One of the most impressive and spectacular places of the enchanted Galapagos Islands; with high cliffs and tuff stone, ash, and lava formations give this area a majestic touch, is Punta Vicente Roca. It is located on the north-western coast of the island; it comprises two distinct islets. This large bay has spectacular marine life. Here, you can see seahorses, sea turtles, and the strange yet fascinating Mola-mola or sunfish. This bay is a great place to practice Panga Ride and Snorkeling. You can as well find: Penguins, Blue-footed boobies, Terns, Boobies, and Sealions. Also, you can snorkel and observe sea turtles, stingrays, and puffer fishes.
Espumilla beach is located on the northern coast of Santiago Island in James Bay. During the last presence of the El Niño phenomenon, one of the two lagoons in this site underwent a process of sedimentation, thus causing the disappearance of a representative colony of flamingos. The main attractions are the palosanto forest and the nesting of baby turtles.
Its black beach is located on the west side of the island and is the main attraction of the island. Their volcanic tuff deposits have favored the formation of this special black sand beach. This site is called Puerto Egas, because there was an attempt to start the exploitation of salt, which failed because the price of salt in the continent was very cheap, and did not justify its exploitation in Galapagos. The project and the infrastructure was left abandoned.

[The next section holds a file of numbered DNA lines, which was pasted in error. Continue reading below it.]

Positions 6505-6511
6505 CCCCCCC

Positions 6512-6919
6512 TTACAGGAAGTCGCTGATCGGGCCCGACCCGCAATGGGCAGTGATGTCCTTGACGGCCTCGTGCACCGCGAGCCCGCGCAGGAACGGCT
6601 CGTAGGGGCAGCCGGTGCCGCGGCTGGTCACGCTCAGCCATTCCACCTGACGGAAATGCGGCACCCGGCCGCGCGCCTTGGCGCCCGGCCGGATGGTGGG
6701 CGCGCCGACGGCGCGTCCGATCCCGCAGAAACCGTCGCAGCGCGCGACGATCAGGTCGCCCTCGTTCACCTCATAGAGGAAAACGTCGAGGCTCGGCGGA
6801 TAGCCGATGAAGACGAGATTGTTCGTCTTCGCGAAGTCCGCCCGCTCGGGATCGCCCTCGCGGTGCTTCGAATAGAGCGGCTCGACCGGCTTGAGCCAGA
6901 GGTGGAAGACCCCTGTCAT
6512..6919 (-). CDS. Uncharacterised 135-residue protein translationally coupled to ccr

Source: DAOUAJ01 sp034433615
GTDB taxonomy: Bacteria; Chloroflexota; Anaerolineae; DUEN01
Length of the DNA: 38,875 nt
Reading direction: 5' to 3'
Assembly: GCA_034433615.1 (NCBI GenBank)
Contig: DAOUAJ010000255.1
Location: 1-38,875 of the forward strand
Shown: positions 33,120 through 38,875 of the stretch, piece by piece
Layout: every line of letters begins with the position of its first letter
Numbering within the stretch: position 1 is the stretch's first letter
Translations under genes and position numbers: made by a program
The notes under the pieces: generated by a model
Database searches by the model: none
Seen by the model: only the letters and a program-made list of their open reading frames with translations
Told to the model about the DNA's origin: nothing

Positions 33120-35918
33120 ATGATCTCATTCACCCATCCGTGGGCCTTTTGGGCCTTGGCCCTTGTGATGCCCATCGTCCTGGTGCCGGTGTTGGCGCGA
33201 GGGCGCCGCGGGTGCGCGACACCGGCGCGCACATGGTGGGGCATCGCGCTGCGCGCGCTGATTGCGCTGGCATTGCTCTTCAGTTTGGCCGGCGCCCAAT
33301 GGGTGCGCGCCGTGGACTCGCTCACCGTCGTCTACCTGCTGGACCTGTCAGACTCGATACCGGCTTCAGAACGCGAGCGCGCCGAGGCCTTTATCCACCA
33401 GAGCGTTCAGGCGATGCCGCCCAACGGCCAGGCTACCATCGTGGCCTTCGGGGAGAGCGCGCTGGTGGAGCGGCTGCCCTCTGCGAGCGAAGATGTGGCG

Rábida Island is unique due to the red color that colors all rocks and sand. The volcanic material on this island is very porous and external factors such as rain, salty water, and sea breeze have acted as an oxidizing agent. A short walk along a trail leads you to a coastal lagoon behind the beach which permits you to observe the land birds such as finches, doves, yellow warblers, and mockingbirds. At the lagoon, there is a colony of flamingos.
Activities: Hiking, Kayaking
This is a small islet (1 sq km) located just off the southeastern tip of Santiago Island. It is a recent volcanic cone, shaped like a Chinese hat when seen from the north. On the west you can see lava formations, formed under the sea and raised upwards, this is why coral heads are found on the lava. This is an excellent visit for the interpretation of geological features such as lava tubes and lava flows. The landscape is covered by sea lions colonies, marine iguanas, and Galapagos penguins.